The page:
“Section 30 of the Indian Partnership Act, clearly lays down that a minor cannot become a partner, though, with the consent of the adult partners, he may be admitted to the benefits of partnership. Any document which goes beyond this section cannot be regarded as valid for the purpose of registration.”

In S.C. Mandal v. Krishnadhan it was held that under S. 4 of the Partnership Act, a firm means a group of people who have entered into a contract of partnership among themselves and reading it with S. 11 of the Contract Act, it can be interpreted that a minor cannot be a part of the contracted partnership. A minor can only be admitted to the benefits of a partnership, and that partnership has to exist independently. Also, there cannot be a contract between two minors. In short, there should be a partnership between two major partners before a minor can be admitted to its benefits.

Rights of Minor

  • A minor admitted to the benefits of a partnership has all the rights of a full partner.
  • Such minor is entitled to his agreed shares of the property and of the profits of the firm.
  • Such minor has the right to access and taking copies of the book of accounts of the firm. It follows that he has no right of access to those other books of the firm which do not contain matters of account.[Section 30(2)]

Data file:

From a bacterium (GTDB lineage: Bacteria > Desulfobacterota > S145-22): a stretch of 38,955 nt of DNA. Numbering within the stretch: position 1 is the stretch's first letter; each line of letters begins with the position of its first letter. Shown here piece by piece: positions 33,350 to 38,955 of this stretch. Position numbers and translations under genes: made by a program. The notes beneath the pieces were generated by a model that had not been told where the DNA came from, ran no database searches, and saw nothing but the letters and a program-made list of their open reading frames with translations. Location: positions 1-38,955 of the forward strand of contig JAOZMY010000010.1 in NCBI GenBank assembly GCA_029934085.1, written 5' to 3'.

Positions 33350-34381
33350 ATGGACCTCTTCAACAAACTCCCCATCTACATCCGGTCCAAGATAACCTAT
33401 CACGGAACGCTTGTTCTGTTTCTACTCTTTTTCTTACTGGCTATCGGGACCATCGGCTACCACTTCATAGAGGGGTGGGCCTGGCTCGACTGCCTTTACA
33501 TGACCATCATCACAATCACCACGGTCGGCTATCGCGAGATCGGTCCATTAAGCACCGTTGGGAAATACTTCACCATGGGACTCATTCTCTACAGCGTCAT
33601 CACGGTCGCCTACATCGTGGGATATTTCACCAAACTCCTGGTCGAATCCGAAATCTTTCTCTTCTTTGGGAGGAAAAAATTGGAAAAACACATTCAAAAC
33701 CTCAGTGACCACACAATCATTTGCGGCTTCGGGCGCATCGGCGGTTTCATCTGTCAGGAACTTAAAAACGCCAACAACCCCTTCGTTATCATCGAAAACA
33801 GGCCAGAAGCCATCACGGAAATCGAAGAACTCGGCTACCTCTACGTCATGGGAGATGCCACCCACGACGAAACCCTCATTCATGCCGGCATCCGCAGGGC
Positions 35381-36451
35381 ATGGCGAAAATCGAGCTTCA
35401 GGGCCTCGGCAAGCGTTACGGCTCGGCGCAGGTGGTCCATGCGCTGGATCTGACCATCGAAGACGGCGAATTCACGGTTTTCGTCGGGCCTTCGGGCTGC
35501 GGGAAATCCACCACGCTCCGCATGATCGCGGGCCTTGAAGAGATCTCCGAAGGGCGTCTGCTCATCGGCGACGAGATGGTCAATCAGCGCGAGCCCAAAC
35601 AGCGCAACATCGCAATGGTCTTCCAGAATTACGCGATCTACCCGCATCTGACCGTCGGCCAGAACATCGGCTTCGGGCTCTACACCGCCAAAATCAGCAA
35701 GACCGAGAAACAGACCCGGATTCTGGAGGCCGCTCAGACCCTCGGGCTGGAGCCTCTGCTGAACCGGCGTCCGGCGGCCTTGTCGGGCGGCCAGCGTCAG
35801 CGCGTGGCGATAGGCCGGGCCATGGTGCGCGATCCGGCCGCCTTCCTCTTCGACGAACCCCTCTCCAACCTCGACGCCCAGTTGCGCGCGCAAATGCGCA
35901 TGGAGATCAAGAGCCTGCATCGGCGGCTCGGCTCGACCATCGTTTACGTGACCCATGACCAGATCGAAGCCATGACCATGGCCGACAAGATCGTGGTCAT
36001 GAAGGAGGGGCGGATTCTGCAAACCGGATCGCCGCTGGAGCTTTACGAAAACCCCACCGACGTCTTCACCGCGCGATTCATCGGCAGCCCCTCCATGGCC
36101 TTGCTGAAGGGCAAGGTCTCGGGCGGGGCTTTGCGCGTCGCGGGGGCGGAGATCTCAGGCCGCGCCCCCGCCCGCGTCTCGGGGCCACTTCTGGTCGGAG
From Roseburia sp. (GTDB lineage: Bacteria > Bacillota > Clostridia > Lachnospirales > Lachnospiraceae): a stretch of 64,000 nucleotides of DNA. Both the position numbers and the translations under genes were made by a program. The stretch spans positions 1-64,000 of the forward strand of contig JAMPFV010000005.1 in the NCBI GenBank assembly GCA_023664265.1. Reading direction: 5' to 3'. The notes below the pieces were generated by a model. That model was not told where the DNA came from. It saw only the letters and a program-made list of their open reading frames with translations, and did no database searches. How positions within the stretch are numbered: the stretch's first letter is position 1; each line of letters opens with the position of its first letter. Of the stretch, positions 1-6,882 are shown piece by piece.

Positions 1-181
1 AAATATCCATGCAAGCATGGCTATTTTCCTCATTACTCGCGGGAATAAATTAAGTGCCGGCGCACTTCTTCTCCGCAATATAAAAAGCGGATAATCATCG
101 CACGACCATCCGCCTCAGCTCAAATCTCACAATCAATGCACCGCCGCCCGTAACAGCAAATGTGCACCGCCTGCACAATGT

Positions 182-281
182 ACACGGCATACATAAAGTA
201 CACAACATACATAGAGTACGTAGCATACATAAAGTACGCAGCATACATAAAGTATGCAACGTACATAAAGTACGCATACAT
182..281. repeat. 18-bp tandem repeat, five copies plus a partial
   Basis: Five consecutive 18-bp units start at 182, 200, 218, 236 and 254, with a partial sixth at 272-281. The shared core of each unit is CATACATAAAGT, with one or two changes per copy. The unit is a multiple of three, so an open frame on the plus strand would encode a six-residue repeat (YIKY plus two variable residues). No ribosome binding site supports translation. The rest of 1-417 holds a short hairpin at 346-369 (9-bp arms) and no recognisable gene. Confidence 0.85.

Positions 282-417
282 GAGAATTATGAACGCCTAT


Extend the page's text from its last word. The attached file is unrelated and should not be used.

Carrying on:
• Such minor is not personally liable to the third parties for the debts of the firm, but his liability is limited only up to his shares in the partnership assets and profits.

For example, if the partnership assets fall short in distinguishing the debts of the firm the separate personal property of the minor cannot be applied for the payment of the debts.

  • Such minor cannot bring any suit against the partners for an account or payment of his share of the property or profits of the firm unless he first serves his connection with the firm.[Section 30(4)]